1985 - IRG/WP 3347
This work presents the field test results after fifteen years exposure of Eucalyptus saligna fence posts treated with six different preservatives and five treatment methods. All the combinations with oil-borne preservatives presented the best results and among the waterborne preservatives, the fence posts treated by immersion method were with the lowest performance in the field test.
G A C Lopez, E S Lepage
Manual of a mini treating plant for waterborne preservative treatment of timber and bamboo
1999 - IRG/WP 99-40130
This contributional article includes machinaries and equipments necessary for a small wood treating plant for the pressure treatment of tim bers with waterborne preservatives along with the cost and design. The preservative treatment limitations, treatment schedules and specifications for different products have been described. The cost of a mini treating plant will be 6,00,000 Tk. (13,000 US$), suitable for preserving timber and bamboo products for indoor and outdoor uses and will out last teak wood. The additional durability of timber and bamboo will create economically and environmentally safe conditions.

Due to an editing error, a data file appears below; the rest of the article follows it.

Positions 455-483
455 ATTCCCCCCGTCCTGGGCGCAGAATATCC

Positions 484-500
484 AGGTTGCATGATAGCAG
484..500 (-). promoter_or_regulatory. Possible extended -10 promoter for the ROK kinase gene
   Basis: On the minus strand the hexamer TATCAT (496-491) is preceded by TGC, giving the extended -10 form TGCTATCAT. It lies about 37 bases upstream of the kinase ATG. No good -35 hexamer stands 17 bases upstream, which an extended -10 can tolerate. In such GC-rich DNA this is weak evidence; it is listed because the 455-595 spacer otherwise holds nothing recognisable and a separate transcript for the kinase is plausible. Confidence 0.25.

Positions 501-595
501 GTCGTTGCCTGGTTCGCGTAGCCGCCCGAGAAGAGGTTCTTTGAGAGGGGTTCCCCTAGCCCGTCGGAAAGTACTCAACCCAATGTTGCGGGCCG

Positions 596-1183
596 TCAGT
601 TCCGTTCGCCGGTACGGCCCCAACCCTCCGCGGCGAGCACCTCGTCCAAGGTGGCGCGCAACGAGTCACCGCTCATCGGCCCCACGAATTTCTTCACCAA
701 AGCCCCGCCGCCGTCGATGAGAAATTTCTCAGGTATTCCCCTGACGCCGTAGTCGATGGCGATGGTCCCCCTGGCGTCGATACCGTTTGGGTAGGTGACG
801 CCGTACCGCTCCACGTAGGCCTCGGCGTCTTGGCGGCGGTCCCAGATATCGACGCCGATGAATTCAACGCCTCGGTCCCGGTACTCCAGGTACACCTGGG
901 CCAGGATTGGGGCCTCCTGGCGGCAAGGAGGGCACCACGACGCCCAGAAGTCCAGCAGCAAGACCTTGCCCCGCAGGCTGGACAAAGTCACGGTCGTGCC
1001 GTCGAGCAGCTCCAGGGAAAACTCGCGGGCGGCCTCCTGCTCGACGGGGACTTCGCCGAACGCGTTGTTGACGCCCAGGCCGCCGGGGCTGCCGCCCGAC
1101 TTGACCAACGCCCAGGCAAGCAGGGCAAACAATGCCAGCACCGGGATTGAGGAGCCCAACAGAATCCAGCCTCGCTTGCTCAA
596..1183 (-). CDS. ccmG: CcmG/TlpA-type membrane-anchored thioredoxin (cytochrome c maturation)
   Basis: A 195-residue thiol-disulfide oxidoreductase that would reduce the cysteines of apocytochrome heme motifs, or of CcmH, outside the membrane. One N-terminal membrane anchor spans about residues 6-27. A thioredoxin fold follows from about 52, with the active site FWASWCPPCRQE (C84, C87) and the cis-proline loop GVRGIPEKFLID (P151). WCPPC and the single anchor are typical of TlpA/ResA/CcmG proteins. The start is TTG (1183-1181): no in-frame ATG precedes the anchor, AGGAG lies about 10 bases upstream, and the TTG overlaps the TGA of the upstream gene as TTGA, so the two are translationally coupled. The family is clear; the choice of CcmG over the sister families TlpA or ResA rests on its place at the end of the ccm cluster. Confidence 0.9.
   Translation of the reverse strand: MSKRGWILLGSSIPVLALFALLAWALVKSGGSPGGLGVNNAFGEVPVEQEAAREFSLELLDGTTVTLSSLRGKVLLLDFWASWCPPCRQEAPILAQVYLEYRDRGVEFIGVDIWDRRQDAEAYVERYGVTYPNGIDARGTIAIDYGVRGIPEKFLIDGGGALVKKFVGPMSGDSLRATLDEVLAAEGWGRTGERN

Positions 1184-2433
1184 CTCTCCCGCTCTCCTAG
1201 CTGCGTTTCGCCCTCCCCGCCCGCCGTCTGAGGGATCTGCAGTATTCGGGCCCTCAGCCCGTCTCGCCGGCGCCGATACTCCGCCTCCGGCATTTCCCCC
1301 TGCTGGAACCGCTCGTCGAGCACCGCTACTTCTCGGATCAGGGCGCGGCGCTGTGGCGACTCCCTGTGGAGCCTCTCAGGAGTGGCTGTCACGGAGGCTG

A K Lahiry
How to Document the Performance of Super-Critical Treated Wood in above Ground Situations?
2005 - IRG/WP 05-20316